Anyway, while paying half of my attention on the news, and a quarter of it on the clock, I’ve been doing some searches of the NECC program for a few key words that occurred to me.  Here is a listing of those words and the number of conference sessions or other events that included them.  They are not listed in any particular order, just as I thought of them.

Blog 27
Wiki 35
wikipedia 1
Podcast 39
game 38
web 2.0 46
Second Life 10
open source 19
visualization 6
computational 3
21st century skills 4
literacy 42
social network 13
social 40
moodle 17
flat 5
creativ 31
ebook 2
muve 3
nets?s 11

I also found the PDF of the final entire program and ran the session through TagCrowd.  Here are the 75 most used words in the sessions, in a tag cloud.

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Before Striking Out for NECC

Preparing for NECC Presentation...It’s not quite 6:00 AM EST, and I’ve been up for a couple of hours, worrying over one of the presentations I’ll be doing at NECC.  I’m not nearly as busy with presentations this year as last, and won’t know until tomorrow if either of the EduBloggerCon sessions I suggested will fly. 

The one session that has me working overtime will happen on Sunday at the SETDA Emerging Technologies Forum.  I’ve been asked to present, along with David Thornburg, a ten minute presentation for state ed tech leaders, coinciding with the continuing development of their Class 20/20 Action Plan for Education.  While David will compellingly promote the STEM subjects (Science, Technology, Engineering, & Mathematics), I am planning to promote the equal importance of the creative arts (Music, Art, Drama) for the very same reasons, not just for the sake of culture, but as a critical economic leaverage point.  Then again, I may change my mind and do something entirely different. 

One thing that I do know is that preparing for a ten minute presentation is a lot harder than preparing for an hour.

I just took a quick scan of the NECC page on Hitchhikr, and found that it was not sorting the blog postings.  So I fixed that, and just to break the menotony of all of those pre-conference Second LifeTM events, I uploaded a picture of my computer, while it was helping me plan for that SEDTA session.  I’m sure that the photos will start pouring in today.  I also discovered that there are a lot of things, whose acronyms work out to be NECC, such as the Navy Expeditionary Combat Command.  I blocked that one out of Hitchhikr.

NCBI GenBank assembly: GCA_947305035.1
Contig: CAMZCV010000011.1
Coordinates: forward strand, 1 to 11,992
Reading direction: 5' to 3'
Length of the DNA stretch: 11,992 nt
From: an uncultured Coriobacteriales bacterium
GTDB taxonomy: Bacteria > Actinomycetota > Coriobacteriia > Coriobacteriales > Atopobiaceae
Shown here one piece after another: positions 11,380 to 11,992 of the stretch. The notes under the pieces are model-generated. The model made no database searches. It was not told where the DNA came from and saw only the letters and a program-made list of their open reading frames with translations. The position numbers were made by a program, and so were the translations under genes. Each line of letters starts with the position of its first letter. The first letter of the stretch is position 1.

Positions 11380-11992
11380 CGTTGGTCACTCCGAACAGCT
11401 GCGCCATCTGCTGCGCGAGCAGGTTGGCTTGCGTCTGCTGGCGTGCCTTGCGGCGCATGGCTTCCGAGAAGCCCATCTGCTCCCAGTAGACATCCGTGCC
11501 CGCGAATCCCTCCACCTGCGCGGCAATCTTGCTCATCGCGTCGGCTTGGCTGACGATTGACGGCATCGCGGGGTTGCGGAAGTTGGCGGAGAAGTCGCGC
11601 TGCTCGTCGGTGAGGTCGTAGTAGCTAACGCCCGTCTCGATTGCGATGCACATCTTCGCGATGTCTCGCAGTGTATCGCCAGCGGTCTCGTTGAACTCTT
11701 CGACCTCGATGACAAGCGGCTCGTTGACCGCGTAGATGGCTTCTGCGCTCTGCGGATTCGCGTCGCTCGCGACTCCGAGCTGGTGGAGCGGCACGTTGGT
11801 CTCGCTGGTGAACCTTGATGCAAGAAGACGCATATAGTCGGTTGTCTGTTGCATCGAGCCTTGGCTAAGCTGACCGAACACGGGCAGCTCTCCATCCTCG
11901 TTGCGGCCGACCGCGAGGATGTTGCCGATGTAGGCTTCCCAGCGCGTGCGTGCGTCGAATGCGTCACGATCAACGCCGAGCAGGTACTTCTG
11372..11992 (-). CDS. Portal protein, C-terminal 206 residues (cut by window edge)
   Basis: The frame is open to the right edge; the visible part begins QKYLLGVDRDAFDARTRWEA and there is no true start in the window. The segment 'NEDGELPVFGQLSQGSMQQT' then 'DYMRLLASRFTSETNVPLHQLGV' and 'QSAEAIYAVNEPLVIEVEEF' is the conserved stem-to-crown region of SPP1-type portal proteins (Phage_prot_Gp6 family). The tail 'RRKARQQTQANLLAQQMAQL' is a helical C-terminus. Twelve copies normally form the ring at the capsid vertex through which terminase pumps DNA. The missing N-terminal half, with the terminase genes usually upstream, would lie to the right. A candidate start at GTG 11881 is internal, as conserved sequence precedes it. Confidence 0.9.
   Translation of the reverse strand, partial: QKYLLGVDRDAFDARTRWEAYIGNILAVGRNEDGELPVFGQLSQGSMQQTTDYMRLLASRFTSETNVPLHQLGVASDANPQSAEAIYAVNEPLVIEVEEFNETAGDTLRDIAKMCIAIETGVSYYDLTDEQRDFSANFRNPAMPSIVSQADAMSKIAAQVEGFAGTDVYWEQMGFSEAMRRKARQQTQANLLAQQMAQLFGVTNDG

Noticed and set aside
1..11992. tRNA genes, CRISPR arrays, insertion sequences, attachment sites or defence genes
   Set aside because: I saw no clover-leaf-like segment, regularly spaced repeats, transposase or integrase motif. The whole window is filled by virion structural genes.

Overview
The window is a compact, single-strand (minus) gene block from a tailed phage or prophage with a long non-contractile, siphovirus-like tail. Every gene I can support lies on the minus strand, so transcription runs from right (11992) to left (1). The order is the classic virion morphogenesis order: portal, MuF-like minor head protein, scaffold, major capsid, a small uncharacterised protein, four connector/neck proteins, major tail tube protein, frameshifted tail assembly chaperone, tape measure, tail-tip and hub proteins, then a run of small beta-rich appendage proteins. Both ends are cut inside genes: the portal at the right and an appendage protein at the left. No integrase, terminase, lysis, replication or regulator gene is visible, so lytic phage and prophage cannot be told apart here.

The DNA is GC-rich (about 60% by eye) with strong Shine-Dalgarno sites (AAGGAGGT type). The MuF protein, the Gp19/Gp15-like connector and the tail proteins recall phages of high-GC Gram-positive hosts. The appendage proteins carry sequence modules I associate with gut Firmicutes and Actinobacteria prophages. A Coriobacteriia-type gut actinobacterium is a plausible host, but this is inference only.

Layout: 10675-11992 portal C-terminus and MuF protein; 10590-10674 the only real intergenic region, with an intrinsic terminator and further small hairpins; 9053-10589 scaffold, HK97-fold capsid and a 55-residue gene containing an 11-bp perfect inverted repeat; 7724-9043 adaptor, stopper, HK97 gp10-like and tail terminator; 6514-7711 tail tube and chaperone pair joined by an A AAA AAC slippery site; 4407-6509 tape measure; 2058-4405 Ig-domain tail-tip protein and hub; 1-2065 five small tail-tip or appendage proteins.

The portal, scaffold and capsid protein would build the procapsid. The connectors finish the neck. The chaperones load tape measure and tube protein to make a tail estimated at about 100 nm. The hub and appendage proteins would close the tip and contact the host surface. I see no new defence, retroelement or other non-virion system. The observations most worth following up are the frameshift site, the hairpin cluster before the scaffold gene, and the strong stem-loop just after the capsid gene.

Anyway, I think I’ll spend the final hour before hitting the road, trying to clean up my NECC planner! 😉

Disruptive Conditions

Board of ConnectionMy old North Carolina friend, colleague, and reborn mountaineers, John Spagnolo, posted a comment on my NECC Ning Session Discussion. There is so much truth, packed into these few words, that it hurts. [Image ((Falgas, Julien. “Le Cybercaf? d’Amiens 2007.” Julien Jalgas (JiF)’s Photostream. 6 Jun 2007. 26 Jun 2008 <>. ))]

Our Students ? Our Worlds – NECC 2008:

The conditions brought about by the cognitive dissonance that students feel creates a surrealistic, unproductive and disengaged daytime experience at school, divorced and fundamentally unrelated to the @home realities of their entertainment channels, culture and social networks.

They know better ways to learn and communicate. They are skilled with the digital networking tools that can connect them to an emerging culture with world flattening literacy. I imagine that some of the best and brightest students feel sorry and unable to connect with the trapped and cynical late technology adopters in educational roles that get easily mired in the muck and backwater of an inherently unreliable, oppressive day old school infrastructure and technology.